Frequently Asked Questions

What Is Egyptian Dance?

Raqs Al Asiah

Egyptian dance is influenced by four regional subdivisions: Fellahin (farmers), Nubi (Nubian), Bedawi (Bedouin) and Sa'idi (Upper Egyptian). These four cultural traditions are grouped under the single heading of Sha’abi ('folk'). Other influences include Pharaonic, Copt, and Islamic traditions. Two thousand years of successive occupation and the resultant socio/economic and political upheaval have also impacted on the dance. However it is the Sa'idi tradition that still holds evidentiary links with Egypt's pharaonic history, and therefore it provides the foundation principles and structure which distinguishes Egyptian dance.

Read the complete essay; About Egyptian Dance.

What Is Belly Dance?

'Collette' from Reve d'Egypte C1907

The generic 'Belly Dance' or 'Middle Eastern Dance' found in restaurants, nightclubs, street festivals, cabaret, etc., has become synonymous with Egypt principally in the last 100 years, however it owes more to the 'Orientalist' perspective and commercial expediency. For clarity on the development of Belly Dance and why it is has been accepted so readily worldwide read 'About Belly Dance'.

Does The Dance Have Any Religious Connotations?

Tahtib, Ancient Martial Art

Egyptian Dance is not religious in context but a secular theatre art form with some primary source reference to antiquity. It also references many aspects of the history of Egypt including movement principles of the Sufi, Sa'idi and Nubian tradition.

It is important to note that to date, a link between Belly Dance and ancient Egyptian ritual has not been substantiated by scholars. The 'Goddess' concept is a Western perception. If you want to know more see, About Egyptian Dance, or About Belly Dance.

What Is The Costume?

Juliet Le Page

Costuming is inspired by the traditional clothing still worn throughout Egypt, and therefore we do not dance exposing flesh or use excessive dangles, baubles and coinage. These additions simply detract from genuine artistry and form. In fact they were specifically added for the purpose of attracting attention, and not to enhance any dance qualities.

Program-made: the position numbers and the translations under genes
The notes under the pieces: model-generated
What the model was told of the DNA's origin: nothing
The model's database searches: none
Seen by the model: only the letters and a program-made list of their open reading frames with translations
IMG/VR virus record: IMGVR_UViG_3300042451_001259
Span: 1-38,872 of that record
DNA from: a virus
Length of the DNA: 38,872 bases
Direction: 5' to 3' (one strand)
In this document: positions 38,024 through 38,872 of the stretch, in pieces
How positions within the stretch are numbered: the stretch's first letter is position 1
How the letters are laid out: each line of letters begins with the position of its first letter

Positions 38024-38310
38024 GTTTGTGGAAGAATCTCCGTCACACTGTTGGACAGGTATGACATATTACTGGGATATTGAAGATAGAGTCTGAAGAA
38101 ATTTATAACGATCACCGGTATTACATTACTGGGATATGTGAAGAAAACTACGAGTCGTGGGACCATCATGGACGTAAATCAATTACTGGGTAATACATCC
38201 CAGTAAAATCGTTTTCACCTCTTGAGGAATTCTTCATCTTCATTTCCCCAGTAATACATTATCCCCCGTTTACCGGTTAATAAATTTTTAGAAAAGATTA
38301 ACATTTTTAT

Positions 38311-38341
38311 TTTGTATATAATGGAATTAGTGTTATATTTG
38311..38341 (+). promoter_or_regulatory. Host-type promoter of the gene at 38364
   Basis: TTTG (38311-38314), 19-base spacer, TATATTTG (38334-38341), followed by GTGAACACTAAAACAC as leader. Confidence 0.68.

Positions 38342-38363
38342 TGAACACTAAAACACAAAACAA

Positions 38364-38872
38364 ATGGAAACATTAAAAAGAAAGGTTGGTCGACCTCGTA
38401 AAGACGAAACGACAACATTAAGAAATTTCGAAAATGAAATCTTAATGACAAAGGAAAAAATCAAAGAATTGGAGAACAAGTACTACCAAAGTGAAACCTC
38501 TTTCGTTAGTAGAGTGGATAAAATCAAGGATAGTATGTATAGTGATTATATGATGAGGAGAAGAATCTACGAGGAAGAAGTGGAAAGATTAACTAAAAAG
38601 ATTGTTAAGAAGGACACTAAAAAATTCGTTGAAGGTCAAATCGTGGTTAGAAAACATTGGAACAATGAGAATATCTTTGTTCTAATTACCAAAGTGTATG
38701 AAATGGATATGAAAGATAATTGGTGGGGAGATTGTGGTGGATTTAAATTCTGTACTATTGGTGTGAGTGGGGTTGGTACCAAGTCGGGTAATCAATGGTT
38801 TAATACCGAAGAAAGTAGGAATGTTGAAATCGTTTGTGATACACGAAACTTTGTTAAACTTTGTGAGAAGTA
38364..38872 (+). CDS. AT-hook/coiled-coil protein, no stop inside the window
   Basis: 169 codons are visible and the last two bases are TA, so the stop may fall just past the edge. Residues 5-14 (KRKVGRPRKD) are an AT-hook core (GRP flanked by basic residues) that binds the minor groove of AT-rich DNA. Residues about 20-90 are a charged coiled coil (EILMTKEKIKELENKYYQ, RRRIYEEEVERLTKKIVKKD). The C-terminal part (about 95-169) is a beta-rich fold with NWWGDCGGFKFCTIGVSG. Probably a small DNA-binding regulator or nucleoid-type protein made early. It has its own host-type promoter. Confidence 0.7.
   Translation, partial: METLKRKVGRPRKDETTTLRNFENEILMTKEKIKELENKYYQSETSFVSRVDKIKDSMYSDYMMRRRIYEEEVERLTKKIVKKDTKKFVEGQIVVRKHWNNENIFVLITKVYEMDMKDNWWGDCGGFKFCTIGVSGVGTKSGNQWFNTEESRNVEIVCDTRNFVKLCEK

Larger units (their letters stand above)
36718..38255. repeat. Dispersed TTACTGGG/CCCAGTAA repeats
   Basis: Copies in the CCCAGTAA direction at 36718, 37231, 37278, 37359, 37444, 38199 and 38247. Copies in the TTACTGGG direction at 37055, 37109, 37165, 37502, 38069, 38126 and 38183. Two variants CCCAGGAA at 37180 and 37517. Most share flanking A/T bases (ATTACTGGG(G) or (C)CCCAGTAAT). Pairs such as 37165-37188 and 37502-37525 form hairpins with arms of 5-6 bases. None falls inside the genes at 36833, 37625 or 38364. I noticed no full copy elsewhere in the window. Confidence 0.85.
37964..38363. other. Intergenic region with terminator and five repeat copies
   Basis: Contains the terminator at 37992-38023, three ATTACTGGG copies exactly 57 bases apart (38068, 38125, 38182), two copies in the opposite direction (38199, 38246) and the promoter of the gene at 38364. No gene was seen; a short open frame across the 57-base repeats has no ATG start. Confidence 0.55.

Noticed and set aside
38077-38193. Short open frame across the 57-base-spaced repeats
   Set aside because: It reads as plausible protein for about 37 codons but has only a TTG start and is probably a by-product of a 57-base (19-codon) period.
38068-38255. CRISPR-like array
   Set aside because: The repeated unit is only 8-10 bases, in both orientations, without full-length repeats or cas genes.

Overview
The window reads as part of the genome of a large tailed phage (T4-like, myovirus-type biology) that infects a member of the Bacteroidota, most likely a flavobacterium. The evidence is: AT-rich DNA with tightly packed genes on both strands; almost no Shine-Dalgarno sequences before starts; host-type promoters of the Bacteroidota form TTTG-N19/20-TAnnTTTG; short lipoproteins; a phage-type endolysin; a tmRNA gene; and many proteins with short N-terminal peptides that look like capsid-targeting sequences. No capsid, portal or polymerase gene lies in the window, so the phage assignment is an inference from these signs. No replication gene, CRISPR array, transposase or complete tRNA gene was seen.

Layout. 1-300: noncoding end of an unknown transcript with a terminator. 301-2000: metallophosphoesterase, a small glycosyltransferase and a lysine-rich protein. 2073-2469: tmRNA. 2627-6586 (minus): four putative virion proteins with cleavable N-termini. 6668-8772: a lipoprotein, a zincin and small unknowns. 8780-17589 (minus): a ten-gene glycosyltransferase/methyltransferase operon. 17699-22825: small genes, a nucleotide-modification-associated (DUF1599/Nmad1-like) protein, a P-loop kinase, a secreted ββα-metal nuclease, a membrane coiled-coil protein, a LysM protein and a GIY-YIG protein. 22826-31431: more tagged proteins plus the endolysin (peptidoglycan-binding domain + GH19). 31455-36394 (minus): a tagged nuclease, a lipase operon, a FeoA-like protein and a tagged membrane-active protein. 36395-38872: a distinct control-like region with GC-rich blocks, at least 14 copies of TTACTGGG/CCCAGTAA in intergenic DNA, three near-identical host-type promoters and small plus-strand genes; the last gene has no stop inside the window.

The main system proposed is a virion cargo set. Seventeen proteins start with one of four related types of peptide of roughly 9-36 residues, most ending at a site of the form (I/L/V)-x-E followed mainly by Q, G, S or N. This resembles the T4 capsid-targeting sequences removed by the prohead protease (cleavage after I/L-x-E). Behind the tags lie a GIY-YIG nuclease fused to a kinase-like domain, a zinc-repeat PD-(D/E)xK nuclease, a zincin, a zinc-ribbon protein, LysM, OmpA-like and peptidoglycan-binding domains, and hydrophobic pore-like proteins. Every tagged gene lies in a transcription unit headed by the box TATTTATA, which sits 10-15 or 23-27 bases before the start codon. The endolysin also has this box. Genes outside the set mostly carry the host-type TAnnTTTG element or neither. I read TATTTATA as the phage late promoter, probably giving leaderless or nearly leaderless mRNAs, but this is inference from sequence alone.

Why Wear The Head Scarves?

Working in the field
Picture: Caroline Chevat

The head wear worn in Egyptian Dance is based on traditional secular Egyptian dress. The manner in which the scarves are worn and types of scarves/veils are not a reflection of any religious teaching or practice, and we do not cover the face. Throughout Egypt the simple cotton head scarf is worn to protect the hair from heat and dust during the working day, particularly by the Fellahin (peasants/farmers), and also in the Baladi quarters. In Egypt, this square cotton scarf is called a mandeel, and in the dance it is used primarily for Egyptian Sha’abi (folk) interpretation. The Tarha (veil) is often used in Baladi.

How Is This Good For My Body?

The Djeb Pillar, symbol of strength and stability.

In this training program the aligned body works with gravity and not against it – which means you dance stronger for longer. Benefits/improvements begin to become apparent within the first 5 weeks. The focus on full physical integration and breathing techniques means that your posture and strength is constantly improving. I have witnessed some inspirational postural/fitness transformations during my time as a teacher.

It is not necessary to attain performance standard to experience the many benefits this dance form affords. It has been proven time and again that regular attendance to class delivers substantial improvement in physical fitness, and other benefits that have to be experienced to be believed! Fluid integration, functional strength and postural alignment cannot be achieved solely through isolated training/movement - even with the best technique.